The company caught many by surprise when it snatched up 500,000 acres in a 2010 lease sale.
But two years after executives told lawmakers the company could pump one million barrels into TAPS a day, it isn’t even close to serious production.
Former Alaska revenue commissioner Patrick Galvin, now deputy general counsel at the company, said Great Bear is analyzing geological data from wells drilled last year.
“We’ve got a lot of information that we’ve obtained from those first two wells and the seismic data, and we’re still in the process of evaluating that,” he said Tuesday evening.
That’s taking place in the San Francisco Bay Area. Galvin would not say how many wells he hopes the company will frack, or whether initial projections were too high.
“We’ve got a lot of acreage and a lot of determinations to make as to what a full field development would look like,” he said.
Great Bear plans on cracking the source rock on the North Slope with a mix of chemicals to release oil. About a quarter of the wells in the state have been hydraulically fractured.
Unlike the Marcellus Shale in the Eastern U.S. – these wells would primarily harvest oil, not gas.
And unlike the Lower 48, some environmental groups are welcoming the possibilities. The water table near the proposed well sites is filled with brackish water, so it couldn’t be consumed by humans.
Lois Epstein, an engineer who works with the Wilderness Society, said the conservation community could get behind this proposal; in part because the operations will be on state land, land she said is less sensitive than federally protected acres.
And as an Alaskan, it’s good to see more oil in the pipeline.
“It could be a good thing for the state of Alaska to increase flows through the Trans Alaska Pipeline by tapping into resources near the existing infrastructure,” Epstein said.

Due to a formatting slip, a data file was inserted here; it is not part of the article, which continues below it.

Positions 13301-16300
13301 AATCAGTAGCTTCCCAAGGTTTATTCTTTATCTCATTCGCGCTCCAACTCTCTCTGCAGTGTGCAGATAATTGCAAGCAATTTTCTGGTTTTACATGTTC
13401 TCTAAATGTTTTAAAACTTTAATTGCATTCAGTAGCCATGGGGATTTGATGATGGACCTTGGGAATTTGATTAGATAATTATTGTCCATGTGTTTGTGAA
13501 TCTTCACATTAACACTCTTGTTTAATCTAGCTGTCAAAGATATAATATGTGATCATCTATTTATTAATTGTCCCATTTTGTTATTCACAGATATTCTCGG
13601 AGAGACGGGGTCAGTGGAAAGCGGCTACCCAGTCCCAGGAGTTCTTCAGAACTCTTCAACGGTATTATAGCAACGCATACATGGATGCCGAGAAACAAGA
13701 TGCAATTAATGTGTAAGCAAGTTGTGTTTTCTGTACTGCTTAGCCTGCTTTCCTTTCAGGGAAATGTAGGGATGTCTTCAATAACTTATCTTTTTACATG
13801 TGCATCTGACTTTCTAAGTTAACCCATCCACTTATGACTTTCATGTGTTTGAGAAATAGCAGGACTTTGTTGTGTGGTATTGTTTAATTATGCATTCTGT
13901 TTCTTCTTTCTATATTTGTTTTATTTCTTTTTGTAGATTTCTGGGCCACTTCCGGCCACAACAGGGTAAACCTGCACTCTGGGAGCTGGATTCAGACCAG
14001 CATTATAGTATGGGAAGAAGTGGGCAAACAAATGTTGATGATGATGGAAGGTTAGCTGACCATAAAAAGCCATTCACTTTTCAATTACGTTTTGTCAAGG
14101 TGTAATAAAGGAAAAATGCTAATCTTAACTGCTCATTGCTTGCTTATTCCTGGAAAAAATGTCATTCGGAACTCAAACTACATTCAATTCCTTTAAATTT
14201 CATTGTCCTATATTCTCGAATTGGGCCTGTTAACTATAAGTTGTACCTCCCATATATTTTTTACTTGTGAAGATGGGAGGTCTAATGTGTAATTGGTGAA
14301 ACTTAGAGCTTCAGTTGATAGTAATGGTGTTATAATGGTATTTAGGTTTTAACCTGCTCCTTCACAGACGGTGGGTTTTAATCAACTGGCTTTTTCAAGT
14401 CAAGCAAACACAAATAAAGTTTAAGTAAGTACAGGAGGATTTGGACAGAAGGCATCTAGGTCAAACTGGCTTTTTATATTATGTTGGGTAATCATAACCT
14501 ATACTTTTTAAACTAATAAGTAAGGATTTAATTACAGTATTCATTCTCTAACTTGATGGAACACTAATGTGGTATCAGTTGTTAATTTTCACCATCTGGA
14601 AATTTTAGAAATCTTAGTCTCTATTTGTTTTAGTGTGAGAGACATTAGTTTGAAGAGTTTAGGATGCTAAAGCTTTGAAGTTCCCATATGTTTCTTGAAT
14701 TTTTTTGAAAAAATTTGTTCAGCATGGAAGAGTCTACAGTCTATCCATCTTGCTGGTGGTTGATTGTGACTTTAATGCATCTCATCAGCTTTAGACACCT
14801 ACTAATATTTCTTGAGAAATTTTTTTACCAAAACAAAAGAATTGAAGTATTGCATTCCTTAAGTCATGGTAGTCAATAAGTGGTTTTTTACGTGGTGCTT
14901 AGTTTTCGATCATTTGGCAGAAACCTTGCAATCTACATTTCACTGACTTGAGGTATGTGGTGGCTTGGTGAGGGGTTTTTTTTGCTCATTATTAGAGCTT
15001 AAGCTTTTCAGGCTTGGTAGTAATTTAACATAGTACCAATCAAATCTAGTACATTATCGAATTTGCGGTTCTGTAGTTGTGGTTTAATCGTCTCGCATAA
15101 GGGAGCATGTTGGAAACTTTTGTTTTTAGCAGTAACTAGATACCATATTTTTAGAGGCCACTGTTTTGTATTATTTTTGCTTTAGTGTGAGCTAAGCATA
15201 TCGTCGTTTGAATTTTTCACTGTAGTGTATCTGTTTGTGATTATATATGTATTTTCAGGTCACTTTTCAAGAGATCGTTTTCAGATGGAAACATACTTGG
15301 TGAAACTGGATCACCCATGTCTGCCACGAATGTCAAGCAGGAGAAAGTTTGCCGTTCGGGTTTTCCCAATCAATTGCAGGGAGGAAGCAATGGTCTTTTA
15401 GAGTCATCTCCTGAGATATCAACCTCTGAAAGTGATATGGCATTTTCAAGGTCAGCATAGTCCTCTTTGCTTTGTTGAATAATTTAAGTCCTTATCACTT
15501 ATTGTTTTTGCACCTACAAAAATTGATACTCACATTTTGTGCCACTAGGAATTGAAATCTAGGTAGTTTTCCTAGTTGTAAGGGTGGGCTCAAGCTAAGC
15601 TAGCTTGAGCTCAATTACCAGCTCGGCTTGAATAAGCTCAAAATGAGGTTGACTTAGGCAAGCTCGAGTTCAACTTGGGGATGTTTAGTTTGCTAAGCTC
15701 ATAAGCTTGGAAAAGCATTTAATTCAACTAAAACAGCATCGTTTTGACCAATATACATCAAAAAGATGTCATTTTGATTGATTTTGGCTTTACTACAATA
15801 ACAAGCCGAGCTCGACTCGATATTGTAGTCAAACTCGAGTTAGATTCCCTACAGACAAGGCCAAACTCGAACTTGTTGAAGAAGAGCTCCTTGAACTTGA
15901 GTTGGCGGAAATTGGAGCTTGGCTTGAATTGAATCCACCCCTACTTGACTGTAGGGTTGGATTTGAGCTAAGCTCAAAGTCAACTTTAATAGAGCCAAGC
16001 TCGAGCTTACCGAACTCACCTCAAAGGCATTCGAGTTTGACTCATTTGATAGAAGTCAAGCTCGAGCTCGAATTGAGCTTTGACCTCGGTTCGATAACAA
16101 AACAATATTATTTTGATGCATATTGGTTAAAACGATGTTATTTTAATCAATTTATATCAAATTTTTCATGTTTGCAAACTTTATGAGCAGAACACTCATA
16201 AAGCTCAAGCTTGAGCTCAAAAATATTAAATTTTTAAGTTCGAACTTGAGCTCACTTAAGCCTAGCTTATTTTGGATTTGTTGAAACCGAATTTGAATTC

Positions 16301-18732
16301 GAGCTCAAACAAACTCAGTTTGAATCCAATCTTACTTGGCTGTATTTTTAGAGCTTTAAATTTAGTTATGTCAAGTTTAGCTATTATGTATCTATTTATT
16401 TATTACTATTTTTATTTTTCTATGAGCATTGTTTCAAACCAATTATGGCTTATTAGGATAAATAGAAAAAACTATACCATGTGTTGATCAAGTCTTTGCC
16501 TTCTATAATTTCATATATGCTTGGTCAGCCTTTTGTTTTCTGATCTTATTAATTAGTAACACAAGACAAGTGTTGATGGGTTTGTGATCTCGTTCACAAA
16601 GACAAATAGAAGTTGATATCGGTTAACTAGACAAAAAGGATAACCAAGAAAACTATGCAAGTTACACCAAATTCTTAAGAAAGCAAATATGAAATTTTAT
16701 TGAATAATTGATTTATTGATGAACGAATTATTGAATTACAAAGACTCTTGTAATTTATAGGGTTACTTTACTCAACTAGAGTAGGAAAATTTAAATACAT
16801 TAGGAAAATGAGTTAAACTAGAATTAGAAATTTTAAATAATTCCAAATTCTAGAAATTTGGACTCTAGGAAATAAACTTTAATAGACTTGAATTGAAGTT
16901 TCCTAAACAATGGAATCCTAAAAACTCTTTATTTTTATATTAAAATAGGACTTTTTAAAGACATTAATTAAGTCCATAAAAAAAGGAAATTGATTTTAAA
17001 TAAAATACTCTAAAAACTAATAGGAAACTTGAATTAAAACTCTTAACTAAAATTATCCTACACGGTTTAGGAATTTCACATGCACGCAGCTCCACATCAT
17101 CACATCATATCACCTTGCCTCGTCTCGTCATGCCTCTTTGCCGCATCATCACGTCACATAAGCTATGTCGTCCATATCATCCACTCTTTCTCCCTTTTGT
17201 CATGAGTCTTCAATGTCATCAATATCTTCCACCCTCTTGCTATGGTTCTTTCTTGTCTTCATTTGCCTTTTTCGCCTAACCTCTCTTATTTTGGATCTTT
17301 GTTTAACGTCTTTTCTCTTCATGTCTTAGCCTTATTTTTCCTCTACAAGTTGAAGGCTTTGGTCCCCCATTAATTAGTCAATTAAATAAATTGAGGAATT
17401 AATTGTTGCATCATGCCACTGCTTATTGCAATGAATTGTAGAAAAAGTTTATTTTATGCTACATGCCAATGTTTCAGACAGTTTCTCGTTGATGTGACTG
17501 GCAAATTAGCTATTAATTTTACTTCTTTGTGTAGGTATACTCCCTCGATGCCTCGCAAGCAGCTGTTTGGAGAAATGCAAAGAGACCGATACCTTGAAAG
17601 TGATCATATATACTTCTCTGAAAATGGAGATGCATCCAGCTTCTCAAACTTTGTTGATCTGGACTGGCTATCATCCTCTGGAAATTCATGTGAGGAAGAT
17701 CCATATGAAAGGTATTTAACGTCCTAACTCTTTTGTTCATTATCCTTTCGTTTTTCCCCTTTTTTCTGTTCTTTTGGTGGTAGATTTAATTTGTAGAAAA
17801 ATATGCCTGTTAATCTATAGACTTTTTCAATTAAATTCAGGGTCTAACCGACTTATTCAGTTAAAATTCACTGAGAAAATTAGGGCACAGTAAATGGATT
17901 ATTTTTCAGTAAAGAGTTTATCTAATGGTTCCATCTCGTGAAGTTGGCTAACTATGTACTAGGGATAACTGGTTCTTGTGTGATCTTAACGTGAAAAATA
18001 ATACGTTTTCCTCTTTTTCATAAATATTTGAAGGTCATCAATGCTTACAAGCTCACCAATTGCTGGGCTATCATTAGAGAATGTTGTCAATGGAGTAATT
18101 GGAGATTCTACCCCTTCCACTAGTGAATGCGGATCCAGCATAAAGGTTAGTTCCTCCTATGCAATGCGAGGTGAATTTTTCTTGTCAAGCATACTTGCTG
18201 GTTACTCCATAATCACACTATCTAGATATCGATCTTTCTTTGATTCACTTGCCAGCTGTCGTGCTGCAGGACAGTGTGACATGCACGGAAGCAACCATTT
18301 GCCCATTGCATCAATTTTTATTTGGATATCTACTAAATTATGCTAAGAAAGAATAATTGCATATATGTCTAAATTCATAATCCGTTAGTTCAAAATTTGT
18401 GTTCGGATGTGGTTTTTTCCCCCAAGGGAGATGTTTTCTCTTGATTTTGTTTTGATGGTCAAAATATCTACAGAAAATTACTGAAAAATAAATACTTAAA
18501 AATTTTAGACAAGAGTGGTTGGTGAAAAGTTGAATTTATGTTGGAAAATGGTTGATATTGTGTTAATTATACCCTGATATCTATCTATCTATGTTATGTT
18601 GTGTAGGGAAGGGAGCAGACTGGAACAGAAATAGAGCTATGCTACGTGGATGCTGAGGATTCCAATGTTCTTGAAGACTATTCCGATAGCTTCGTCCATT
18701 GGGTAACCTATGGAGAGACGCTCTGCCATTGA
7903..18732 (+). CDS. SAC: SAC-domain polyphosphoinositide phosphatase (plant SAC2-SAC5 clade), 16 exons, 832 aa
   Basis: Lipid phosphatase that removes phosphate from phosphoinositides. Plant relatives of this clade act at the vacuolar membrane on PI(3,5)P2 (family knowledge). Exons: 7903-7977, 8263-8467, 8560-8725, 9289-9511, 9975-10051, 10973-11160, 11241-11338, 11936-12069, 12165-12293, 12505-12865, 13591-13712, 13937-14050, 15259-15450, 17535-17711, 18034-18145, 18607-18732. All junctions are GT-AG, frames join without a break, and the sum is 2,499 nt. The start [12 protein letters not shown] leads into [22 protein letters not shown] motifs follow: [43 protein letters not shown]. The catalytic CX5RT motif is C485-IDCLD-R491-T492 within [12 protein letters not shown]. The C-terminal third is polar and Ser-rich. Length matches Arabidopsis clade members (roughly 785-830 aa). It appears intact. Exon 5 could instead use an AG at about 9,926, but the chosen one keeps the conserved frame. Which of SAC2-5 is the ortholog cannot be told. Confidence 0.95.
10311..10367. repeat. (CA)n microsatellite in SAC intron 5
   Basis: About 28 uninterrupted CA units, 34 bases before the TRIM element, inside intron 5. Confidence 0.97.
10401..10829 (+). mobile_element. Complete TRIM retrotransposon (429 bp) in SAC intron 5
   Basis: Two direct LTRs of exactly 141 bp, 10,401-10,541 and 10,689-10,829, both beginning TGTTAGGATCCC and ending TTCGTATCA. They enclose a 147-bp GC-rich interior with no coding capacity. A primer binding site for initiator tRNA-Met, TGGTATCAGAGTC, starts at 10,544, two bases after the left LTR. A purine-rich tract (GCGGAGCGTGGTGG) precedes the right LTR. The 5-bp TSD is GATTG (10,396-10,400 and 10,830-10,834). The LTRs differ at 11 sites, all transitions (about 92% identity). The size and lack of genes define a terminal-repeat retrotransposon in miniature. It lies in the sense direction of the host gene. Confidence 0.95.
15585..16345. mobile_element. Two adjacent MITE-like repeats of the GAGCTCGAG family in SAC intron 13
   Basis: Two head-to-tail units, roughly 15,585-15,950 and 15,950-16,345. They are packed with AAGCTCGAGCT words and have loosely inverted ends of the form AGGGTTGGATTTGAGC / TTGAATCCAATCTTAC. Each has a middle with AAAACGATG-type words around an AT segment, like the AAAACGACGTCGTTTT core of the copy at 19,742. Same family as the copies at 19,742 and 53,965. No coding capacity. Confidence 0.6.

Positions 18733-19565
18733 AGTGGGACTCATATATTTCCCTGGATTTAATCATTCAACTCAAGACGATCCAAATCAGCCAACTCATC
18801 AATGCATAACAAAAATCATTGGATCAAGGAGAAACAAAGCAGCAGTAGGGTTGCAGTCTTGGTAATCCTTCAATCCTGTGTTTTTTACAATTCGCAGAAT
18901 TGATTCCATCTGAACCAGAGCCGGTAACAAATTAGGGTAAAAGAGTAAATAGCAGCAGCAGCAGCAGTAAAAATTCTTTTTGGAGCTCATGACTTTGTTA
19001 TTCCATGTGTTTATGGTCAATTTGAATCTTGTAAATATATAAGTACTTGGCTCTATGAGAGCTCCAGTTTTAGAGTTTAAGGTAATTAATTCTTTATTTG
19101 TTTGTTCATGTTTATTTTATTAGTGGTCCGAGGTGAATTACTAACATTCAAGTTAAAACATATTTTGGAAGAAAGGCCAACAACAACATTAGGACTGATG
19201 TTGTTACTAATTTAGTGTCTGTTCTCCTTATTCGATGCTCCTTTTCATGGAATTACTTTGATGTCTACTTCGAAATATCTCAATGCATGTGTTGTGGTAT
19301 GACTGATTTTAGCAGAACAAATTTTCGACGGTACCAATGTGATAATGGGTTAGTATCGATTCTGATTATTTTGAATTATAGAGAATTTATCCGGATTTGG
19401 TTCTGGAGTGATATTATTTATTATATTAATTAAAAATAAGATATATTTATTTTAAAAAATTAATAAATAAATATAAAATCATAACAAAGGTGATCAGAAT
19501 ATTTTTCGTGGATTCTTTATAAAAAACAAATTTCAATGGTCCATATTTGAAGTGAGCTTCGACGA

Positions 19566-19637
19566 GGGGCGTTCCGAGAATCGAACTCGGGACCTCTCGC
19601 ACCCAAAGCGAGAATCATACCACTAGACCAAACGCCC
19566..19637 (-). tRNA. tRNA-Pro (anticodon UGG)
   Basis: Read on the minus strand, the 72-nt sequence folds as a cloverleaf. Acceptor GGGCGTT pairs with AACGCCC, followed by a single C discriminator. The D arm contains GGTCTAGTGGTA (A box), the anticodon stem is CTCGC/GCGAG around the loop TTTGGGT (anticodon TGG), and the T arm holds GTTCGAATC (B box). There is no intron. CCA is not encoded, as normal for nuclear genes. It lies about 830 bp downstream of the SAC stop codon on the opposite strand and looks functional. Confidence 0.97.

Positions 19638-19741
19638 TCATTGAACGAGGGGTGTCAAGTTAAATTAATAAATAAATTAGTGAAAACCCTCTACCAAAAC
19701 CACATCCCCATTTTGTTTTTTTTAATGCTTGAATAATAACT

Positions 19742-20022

The company’s two existing wells are near the Dalton Highway.
“They’ve chosen it for more than just the geology,” said Cathy Foerster, chair of the Alaska Oil and Gas Conservation Commission. “They’ve chosen it because it’s got some ‘close-ology’ – it’s close to existing infrastructure.”
Foerster said in the past companies have started near existing gravel roads and infrastructure and then moved further away as production scaled up.
“Unless you’re going to find another Prudhoe Bay, you can’t afford to build your own infrastructure. You need to rely on what’s already in place,” she said.
The company has not applied for any permits beyond the ones it has for six well sites along the Dalton Highway.
Foerster said she remains optimistic the project will still pan out even though the state is considering new regulations on fracking. A public comment period on proposed rule changes – like requiring producers to disclose fluids online – just ended.
“We’re not proposing anything that’s out of line with other states that are doing hydraulic fracturing of shale,” she said.
Great Bear’s Pat Galvin said he too remains optimistic about the prospect. But the project appears to be taking longer than expected.
The company’s founder Ed Duncan told legislators two years ago that he’d be pumping oil into TAPS by last summer.
- It aims to preserve Alaska Native culture by giving tribes and tribal organizations the ability to oversee local child welfare problems, rather than social workers coming in from outside their communities. That often results in children being removed from their communities.
- Dressed in full Gwich’in regalia, Potts recounted growing up in a modest dirt-floor hunting cabin in Eagle, losing someone close to suicide, and taking the conventions theme of strength in unity to get back to enjoying life again.
- The Juneau School District wants to consolidate its two high school football programs and cheer squads. Superintendent Dr. Mark Miller said at a press conference Thursday afternoon that the decision to send a formal request to the Alaska School Activities Association has been two years in the making.
- Three helmets, two hats, a headdress and a beaded shirt are from as far back as the 1600s to about 1890. They will be stored through the National Park Service, with access being granted to the Tlingit clans.